For the past two decades, Ontario-based West McDonald has pushed the boundaries of the print space as much—okay, maybe nearly as much—as his fellow countrymen Rush did in taking music to unforeseen places. From his time as Vice President of Business Development at Print Audit (now owned by ECI Software Solutions) to his more recent gig as Chief Noisemaker for Tigerpaw, he has become a valued partner to countless dealers across North America. But of course, with complex and multifaceted people like McDonald, there’s way more to the story than just that. Since January 2020 he has been the President of the Managed Print Services Association (MPSA), and he founded his own consulting company and YouTube channel right as COVID struck last year.
All these things make him a great choice to be the first “victim” in our 4 Questions series. Let’s get to it!
Carl Schell: While at Print Audit, you worked with dealers and helped many build an MPS strategy. What was the one thing you learned from that experience most of all?
West McDonald: It gave me a deep knowledge of how powerful user- and document-level data can be in the managed print sales process. In the past, my managed print assessments were pretty much like the majority of them are still for dealers today: meter reads, life counts, features, along with asset mapping. I quickly learned how turning the lens on the user could be effective in winning more MPS deals. What kinds of things are they printing? Are there digital alternatives to make the workflow simpler, and with fewer errors? A quote I often use is “People print, not printers”—that sums up the importance of moving the focus onto who is actually doing the work, not solely on the things that spit out the paper.
CS: You move to Tigerpaw, where you bring dealers into the managed IT arena as well as gain priceless intel on MSPs. This is clearly when you polished your message around converged services, right?
WM: Yes, my work with Tigerpaw has been instrumental in getting a deeper understanding of the landscape that converged services encompasses. “Converged services” represents the opportunity for providers better than “diversified services.” Why? Because dealers, managed tech providers, and MSPs aren’t just offering more services. Rather, they are blending those services as they converge and changing their business models. One example is adding managed IT to managed print. Printers are being combined with other network assets as managed network assets. The opportunities are blending or converging, not diversifying or splitting apart. Recently, I was listening to the podcast we did together in early 2020 (“A Deep Dive into the Print/IT Convergence”)—it does a great job of explaining why convergence is so important for dealers from a business model perspective.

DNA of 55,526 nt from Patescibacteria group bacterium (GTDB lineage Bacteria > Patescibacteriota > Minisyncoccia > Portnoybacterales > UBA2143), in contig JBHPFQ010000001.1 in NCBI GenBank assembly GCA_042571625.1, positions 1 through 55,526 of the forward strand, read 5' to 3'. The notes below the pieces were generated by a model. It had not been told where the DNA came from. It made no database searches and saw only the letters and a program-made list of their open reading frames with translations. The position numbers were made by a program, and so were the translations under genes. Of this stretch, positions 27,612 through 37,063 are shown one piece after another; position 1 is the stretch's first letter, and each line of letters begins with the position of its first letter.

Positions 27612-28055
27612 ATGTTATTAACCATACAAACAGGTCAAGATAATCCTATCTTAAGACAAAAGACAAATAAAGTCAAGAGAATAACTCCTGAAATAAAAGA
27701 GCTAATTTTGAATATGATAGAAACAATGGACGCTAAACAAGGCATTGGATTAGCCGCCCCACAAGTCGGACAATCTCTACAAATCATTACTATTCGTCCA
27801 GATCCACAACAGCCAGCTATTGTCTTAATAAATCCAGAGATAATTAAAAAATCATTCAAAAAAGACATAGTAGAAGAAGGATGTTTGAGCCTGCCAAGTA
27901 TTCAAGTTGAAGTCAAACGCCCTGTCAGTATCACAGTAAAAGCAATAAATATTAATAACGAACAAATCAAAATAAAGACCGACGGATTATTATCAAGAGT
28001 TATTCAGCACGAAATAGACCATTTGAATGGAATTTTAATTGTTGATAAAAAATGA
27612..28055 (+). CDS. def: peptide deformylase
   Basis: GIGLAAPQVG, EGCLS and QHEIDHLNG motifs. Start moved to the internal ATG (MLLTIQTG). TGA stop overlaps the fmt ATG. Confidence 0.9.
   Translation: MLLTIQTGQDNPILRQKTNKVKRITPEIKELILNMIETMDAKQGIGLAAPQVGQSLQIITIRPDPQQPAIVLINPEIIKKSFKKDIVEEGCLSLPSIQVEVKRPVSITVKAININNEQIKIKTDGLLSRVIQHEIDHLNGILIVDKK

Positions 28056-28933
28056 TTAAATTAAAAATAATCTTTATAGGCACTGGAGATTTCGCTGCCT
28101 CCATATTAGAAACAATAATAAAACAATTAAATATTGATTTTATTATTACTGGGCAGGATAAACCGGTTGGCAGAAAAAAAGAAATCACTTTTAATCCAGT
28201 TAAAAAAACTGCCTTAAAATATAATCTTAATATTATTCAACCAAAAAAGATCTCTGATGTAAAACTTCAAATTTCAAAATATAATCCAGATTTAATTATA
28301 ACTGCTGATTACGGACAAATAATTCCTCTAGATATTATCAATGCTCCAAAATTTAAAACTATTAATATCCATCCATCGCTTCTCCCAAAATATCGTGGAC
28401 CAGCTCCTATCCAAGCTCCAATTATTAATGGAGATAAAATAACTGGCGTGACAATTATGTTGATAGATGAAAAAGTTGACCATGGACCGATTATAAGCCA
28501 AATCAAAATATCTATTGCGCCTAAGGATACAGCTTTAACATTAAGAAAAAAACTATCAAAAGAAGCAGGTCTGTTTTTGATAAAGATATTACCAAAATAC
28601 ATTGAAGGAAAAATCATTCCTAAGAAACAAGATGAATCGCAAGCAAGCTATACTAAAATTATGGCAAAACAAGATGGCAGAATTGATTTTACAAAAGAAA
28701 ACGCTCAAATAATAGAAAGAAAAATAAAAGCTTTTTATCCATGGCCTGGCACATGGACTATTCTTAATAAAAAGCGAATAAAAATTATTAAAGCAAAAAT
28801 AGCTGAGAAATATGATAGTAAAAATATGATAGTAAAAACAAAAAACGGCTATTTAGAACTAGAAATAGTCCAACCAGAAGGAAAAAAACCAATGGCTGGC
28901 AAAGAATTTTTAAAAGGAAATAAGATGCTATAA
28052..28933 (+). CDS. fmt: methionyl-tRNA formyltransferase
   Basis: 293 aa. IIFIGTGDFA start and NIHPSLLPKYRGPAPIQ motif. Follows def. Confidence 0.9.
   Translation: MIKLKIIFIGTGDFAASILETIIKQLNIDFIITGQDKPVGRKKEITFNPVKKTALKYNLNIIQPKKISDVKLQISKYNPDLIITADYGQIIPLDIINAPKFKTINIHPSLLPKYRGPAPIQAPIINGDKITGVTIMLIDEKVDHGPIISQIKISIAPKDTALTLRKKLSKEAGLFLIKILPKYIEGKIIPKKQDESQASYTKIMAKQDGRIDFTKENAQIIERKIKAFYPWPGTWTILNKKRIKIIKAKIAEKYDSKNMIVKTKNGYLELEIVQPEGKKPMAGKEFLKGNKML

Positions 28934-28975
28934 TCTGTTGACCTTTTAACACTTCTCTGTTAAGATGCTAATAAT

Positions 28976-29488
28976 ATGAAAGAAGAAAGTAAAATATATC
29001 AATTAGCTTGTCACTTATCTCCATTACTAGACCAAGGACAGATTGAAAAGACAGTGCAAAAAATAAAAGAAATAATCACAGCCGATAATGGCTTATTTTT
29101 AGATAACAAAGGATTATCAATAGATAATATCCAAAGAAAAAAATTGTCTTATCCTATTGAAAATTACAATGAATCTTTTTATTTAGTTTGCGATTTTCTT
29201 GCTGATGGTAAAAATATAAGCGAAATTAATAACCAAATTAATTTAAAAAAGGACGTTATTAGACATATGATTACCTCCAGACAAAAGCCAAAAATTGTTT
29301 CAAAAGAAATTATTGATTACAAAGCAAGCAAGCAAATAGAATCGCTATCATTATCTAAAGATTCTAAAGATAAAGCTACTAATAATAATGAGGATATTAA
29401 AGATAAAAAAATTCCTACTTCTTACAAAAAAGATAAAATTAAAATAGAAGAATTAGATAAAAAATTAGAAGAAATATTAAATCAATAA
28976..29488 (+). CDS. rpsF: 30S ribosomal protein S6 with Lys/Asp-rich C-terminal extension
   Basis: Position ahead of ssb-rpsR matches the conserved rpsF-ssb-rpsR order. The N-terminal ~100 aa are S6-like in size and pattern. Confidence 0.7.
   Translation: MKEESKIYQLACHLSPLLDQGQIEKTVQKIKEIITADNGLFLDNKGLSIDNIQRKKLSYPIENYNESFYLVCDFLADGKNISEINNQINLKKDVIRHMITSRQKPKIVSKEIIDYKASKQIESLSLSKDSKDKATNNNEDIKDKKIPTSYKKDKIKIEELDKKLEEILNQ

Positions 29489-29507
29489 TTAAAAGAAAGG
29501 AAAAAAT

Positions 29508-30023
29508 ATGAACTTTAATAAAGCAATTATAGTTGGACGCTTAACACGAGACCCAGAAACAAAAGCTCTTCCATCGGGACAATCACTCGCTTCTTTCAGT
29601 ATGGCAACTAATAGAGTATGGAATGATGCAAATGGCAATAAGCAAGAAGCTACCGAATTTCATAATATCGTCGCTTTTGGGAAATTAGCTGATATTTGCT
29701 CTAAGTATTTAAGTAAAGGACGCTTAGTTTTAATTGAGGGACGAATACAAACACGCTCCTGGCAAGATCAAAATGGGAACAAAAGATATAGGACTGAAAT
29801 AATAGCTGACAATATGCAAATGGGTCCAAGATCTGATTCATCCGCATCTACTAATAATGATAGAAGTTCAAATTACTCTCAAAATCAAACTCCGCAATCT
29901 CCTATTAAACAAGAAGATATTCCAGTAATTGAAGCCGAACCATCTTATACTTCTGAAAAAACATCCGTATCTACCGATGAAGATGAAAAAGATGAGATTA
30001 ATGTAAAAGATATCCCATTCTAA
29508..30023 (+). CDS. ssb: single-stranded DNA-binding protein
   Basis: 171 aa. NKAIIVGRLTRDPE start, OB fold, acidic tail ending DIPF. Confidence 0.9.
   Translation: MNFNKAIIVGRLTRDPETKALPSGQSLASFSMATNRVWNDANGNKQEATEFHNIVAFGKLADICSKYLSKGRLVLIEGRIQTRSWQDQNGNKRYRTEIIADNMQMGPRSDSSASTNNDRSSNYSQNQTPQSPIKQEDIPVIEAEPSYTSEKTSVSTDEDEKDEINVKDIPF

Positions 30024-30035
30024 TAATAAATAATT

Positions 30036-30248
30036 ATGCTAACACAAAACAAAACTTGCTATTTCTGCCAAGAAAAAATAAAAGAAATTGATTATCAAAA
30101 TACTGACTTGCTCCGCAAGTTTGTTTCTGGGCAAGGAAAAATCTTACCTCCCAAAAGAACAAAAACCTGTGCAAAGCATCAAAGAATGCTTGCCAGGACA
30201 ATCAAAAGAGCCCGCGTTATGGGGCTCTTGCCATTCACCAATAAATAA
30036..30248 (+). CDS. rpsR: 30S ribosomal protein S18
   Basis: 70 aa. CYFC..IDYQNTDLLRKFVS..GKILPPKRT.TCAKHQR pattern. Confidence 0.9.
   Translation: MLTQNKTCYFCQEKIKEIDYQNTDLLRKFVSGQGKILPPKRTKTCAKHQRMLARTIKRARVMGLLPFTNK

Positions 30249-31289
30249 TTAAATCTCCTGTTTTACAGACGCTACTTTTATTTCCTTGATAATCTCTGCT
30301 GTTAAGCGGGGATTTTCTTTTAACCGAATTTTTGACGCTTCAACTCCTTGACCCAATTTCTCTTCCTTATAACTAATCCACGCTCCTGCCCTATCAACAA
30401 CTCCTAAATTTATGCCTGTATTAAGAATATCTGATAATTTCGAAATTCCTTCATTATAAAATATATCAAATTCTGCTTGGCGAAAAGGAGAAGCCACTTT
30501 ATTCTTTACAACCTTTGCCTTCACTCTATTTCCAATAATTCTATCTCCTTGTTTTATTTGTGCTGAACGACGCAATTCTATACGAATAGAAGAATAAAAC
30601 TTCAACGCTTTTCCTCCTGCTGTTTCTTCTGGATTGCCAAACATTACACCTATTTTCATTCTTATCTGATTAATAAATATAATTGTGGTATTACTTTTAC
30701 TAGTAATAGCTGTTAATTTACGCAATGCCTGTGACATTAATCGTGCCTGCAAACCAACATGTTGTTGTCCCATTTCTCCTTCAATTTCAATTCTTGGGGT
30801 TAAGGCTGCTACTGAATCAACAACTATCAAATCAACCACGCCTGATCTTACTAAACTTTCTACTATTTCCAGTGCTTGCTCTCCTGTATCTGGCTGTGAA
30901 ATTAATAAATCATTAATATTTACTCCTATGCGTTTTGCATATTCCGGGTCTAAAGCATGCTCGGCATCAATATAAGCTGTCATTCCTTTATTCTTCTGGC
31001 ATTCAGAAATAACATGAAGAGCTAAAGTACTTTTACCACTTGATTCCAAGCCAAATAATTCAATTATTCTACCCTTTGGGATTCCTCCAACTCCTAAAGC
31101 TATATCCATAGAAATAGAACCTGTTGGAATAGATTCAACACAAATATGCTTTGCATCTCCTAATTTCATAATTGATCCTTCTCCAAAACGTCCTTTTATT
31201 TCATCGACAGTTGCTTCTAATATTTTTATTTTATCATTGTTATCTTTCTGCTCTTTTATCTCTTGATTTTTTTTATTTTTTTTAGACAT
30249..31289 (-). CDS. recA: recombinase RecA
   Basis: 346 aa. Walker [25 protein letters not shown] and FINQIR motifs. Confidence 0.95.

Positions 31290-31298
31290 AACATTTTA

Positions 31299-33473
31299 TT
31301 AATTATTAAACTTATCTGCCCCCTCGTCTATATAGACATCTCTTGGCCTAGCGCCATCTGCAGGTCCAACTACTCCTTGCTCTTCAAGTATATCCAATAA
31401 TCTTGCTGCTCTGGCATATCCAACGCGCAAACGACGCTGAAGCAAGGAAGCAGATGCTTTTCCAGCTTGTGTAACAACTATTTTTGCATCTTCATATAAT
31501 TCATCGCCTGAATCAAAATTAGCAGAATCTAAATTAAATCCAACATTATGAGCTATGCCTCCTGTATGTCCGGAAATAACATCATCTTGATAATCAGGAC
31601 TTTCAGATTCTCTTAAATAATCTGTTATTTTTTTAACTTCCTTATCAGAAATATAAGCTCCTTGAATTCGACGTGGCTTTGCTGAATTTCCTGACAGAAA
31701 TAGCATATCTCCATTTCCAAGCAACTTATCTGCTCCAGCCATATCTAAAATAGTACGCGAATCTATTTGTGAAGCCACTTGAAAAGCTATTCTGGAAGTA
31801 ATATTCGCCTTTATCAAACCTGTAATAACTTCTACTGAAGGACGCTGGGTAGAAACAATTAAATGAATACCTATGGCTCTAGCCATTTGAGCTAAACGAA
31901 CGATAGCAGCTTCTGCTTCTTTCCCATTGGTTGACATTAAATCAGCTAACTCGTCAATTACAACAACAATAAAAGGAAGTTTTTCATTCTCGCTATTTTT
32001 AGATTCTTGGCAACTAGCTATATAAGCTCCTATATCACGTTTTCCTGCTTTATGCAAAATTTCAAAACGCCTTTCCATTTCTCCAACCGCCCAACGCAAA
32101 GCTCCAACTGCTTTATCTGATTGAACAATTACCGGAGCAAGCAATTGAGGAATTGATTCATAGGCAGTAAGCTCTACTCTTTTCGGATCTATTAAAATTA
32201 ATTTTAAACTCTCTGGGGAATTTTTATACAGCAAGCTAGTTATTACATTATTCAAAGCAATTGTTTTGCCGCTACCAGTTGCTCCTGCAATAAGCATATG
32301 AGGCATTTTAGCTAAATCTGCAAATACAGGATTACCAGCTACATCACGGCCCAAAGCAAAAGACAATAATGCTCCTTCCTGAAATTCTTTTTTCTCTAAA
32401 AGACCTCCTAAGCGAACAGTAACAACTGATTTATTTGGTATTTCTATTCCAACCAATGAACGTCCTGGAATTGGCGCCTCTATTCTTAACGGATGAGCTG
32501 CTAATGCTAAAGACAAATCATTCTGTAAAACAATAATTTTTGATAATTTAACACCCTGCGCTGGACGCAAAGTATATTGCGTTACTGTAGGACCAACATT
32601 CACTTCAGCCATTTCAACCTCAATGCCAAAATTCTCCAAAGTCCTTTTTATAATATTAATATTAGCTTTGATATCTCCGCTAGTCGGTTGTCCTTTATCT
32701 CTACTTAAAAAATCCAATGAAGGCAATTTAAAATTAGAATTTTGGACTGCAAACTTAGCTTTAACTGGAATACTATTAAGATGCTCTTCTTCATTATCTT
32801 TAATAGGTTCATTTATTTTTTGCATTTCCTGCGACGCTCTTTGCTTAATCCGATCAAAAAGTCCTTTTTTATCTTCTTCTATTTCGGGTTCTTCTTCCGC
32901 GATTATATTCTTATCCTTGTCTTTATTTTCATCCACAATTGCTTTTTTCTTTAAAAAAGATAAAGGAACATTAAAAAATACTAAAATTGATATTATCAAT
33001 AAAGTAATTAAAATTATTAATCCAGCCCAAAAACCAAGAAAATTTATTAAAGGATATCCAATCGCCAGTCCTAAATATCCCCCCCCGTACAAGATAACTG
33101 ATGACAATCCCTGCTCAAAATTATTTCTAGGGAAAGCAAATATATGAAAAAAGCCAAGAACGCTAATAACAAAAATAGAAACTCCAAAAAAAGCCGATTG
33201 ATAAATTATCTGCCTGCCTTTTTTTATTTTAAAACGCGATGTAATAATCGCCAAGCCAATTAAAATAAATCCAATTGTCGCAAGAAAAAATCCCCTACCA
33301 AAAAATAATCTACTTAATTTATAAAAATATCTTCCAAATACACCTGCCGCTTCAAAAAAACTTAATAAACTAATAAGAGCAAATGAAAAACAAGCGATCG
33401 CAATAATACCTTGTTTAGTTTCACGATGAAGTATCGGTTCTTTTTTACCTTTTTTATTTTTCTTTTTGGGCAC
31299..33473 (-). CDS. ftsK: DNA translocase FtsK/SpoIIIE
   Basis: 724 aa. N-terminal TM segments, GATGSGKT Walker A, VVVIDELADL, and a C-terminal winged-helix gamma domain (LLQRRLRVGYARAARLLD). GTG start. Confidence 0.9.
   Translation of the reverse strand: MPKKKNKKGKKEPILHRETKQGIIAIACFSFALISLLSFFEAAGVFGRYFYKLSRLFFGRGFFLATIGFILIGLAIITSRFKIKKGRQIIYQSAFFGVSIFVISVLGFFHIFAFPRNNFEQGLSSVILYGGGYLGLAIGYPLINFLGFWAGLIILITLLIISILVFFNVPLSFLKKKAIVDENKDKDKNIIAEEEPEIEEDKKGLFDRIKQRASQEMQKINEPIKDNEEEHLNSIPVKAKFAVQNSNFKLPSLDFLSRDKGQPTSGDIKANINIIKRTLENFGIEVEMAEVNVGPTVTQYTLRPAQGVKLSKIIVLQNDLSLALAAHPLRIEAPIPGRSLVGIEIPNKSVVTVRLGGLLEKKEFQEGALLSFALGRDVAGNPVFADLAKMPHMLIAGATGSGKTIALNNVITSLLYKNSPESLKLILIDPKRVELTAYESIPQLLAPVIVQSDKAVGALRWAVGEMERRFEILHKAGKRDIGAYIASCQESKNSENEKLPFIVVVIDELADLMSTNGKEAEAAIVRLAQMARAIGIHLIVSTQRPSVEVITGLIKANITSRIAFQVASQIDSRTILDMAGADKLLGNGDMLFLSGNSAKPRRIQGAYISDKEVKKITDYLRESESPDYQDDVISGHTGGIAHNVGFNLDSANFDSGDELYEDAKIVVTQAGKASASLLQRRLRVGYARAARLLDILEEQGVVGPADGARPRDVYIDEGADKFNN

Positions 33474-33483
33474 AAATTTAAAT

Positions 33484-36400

|The man who never stops wondering, West McDonald|
CS: Then, the pandemic hits and you venture out on your own. I know you’ve been on the Flat Rate billing train, but what are the key points and how has it been to actually execute on it?
WM: When I started the Flat Rate model for managed print many moons ago, there were two factors that made me pursue it. One, customers liked predictable and fixed monthly bills in a subscription model as it had become a normal way to pay for things, and managed IT providers had already transformed their channel with the very same model. Second, years of data collection on printers and user print behaviors proved that office printing was now predictable and in slight year-over-year decline. I missed a third factor in the early days of the Flat Rate model, however, that slowed adoption: dealer pain. Dealers were still growing under a CPP model—not like they were 10 years earlier, but enough to be complacent. The pandemic changed that. All of a sudden 70% or more of the total volumes vanished, and it amplified the vulnerabilities of CPP. The pandemic was/is terrible, but it has motivated dealers to examine their business and enact change. I’ve never been busier with Flat Rate consulting than I am now, and I’ve never seen more dealers wanting to make the leap to this global phenomenon.
CS: Which brings us to your time as President of the MPSA. What changes have you overseen, and how would you like to grow the organization in the future?
WM: Heading up an organization like the MPSA during a pandemic felt a bit daunting, but it was important to me. Dealers, vendors, and OEMs were all in some level of crisis, and there was critical work to help them navigate that. Education around converged services, new business models, and the strength of peers helping peers has never been more important. I’m very proud of the work we did early in the pandemic to centralize and consolidate all the COVID-19 business resources to make it easier for dealers to access things that could literally be the difference between surviving or not. We’re also very close to the finish line on two major initiatives that I can’t talk about in too much detail yet, but they are directly related to giving dealers a level playing field when it comes to what MPS means in 2021 and beyond. These projects have taken countless hours by MPSA members to bring them this far. We’re nearly there, and I can say that users and dealers will finally have a true standard for MPS delivery and MPS RFP submissions. Regarding growth in the future, the initiatives will drive that big time. Rising tides raise all ships, and these initiatives will bring the water level up for all in our channel—MPSA members or not.
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